14.4 The Unification of Italy

Although the peoples of the Italian peninsula spoke the same language, they had not been politically united since Roman times. Over the centuries, ambitious foreign conquerors had turned Italy into a battleground, occupying parts or all of the peninsula. By the early 1800s, nationalism inspired Italian patriots to dream of ousting foreign rulers and reuniting Italy.

Illustration of man on horseback in a red shirt holding a sword, leading the charge of foot soldiers also in reed shirts against the enemy.

Giuseppe Garibaldi leads his Red Shirts against troops of the Kingdom of the Two Sicilies.

Objectives

  • List the key obstacles to Italian unity.
  • Evaluate the roles played by Cavour and Garibaldi in Italian unification.
  • Describe the challenges that faced the new nation of Italy.

Key Terms

  • Camillo Cavour
  • Giuseppe Garibaldi
  • anarchist
  • emigration

First Steps to Italian Unity

Obstacles to Unity

Frequent warfare and foreign rule had led people to identify with local regions. The people of Florence considered themselves Tuscans, those of Venice Venetians, those of Naples Neapolitans, and so on. But as in Germany, the invasions of Napoleon had sparked dreams of national unity.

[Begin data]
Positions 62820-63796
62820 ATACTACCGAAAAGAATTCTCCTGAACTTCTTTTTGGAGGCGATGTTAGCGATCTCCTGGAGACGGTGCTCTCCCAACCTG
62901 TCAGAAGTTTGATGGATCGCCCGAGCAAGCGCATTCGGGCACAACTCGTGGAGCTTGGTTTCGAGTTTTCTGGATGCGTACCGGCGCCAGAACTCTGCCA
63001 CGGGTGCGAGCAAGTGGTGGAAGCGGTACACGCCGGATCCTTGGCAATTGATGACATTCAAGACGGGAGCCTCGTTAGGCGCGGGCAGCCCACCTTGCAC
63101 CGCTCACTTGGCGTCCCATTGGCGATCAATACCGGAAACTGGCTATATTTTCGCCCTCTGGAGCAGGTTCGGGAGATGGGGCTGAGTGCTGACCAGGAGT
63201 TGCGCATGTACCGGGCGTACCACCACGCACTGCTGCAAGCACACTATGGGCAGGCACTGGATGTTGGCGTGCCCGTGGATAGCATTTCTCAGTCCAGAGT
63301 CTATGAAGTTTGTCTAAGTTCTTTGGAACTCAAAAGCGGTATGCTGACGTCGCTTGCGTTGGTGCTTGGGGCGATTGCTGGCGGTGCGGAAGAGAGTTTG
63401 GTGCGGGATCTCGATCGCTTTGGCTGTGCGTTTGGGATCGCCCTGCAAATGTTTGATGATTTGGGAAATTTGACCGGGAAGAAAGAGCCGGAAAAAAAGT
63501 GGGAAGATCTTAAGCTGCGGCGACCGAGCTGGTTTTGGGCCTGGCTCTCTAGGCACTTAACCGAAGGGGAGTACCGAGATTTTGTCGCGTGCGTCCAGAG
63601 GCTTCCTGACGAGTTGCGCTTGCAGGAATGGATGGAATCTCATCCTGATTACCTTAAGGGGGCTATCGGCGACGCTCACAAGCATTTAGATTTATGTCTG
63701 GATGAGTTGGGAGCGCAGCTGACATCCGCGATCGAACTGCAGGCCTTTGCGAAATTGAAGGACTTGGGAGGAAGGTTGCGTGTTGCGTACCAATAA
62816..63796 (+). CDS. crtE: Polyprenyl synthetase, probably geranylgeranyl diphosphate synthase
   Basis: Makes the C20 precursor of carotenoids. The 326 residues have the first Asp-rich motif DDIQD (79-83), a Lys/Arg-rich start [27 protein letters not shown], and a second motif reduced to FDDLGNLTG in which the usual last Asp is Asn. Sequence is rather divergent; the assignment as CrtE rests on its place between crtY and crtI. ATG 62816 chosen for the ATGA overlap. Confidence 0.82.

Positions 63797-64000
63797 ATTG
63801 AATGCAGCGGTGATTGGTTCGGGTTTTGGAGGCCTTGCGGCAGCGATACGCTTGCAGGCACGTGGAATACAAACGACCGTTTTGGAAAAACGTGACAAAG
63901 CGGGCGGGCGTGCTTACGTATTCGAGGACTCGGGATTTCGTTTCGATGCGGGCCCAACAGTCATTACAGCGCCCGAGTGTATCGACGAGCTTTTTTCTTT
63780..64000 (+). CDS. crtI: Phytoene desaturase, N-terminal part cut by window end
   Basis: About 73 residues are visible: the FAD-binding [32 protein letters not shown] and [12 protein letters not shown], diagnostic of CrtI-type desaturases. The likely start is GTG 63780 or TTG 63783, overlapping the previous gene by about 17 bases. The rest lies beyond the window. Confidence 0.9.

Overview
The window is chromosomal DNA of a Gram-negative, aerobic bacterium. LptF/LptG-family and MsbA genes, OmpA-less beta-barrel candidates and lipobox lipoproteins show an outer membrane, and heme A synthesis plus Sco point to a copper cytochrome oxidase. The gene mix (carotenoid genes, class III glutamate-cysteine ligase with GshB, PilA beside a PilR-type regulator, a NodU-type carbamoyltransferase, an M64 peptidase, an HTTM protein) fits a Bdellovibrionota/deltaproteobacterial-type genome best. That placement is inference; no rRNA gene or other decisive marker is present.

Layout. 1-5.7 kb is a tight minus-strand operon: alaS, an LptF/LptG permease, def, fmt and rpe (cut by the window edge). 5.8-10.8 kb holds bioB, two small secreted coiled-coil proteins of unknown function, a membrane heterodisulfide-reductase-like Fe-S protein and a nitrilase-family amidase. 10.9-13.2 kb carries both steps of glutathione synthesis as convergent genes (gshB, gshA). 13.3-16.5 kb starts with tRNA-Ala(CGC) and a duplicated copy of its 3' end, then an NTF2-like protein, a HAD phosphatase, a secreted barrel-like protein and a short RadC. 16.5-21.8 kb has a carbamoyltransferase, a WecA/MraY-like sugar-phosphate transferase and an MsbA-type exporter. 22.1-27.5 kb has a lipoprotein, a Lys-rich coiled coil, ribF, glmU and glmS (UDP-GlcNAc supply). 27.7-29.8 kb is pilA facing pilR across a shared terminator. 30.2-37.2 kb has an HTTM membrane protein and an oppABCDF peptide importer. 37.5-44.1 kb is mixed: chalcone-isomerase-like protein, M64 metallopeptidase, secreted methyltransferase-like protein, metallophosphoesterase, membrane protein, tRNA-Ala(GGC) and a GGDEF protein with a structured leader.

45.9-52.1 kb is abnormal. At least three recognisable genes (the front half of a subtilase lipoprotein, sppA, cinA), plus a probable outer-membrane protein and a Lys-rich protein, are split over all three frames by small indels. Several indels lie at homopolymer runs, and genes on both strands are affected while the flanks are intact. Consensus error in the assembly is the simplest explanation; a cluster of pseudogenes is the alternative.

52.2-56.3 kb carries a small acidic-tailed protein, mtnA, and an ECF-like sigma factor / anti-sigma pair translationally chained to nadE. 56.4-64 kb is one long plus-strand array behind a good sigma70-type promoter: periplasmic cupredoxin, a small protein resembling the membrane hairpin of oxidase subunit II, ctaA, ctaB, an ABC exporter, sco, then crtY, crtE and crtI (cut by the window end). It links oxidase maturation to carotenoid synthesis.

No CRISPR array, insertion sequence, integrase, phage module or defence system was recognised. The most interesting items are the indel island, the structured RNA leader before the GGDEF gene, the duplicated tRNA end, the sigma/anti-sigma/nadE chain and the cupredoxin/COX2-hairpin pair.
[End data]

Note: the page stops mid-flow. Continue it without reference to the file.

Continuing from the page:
The Congress of Vienna, however, ignored the nationalists who hoped to end centuries of foreign rule and achieve unity. To Prince Metternich of Austria, Italy was merely a “geographical expression,” not a nation. Moreover, a divided Italy suited Austrian interests. At Vienna, Austria took control of much of northern Italy, while Hapsburg monarchs ruled various other Italian states. In the south, a French Bourbon ruler was put in charge of Naples and Sicily.

In response, nationalists organized secret patriotic societies and focused their efforts on expelling Austrian forces from northern Italy. Between 1820 and 1848, nationalist revolts exploded across the region. Each time, Austria sent in troops to crush the rebels.


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Table of Contents

World History Topic 1 Origins of Civilization (Prehistory–300 B.C.) Topic 2 The Ancient Middle East and Egypt (3200 B.C.–500 B.C.) Topic 3 Ancient India and China (2600 B.C.–A.D. 550) Topic 4 The Americas (Prehistory–A.D. 1570) Topic 5 Ancient Greece (1750 B.C.–133 B.C.) Topic 6 Ancient Rome and the Origins of Christianity (509 B.C.-A.D. 476) Topic 7 Medieval Christian Europe (330–1450) Topic 8 The Muslim World and Africa (730 B.C.-A.D. 1500) Topic 9 Civilizations of Asia (500–1650) Topic 10 The Renaissance and Reformation (1300–1650) Topic 11 New Global Connections (1415–1796) Topic 12 Absolutism and Revolution Topic 13 The Industrial Revolution Topic 14 Nationalism and the Spread of Democracy (1790–1914) Topic 15 The Age of Imperialism (1800–1914) Topic 16 World War I and the Russian Revolution (1914–1924) Topic 17 The World Between the Wars (1910–1939) Topic 18 World War II (1930–1945) Topic 19 The Cold War Era (1945–1991) Topic 20 New Nations Emerge (1945–Present) Topic 21 The World Today (1980-Present) United States Constitution Primary Sources 21st Century Skills Atlas Glossary Index Acknowledgments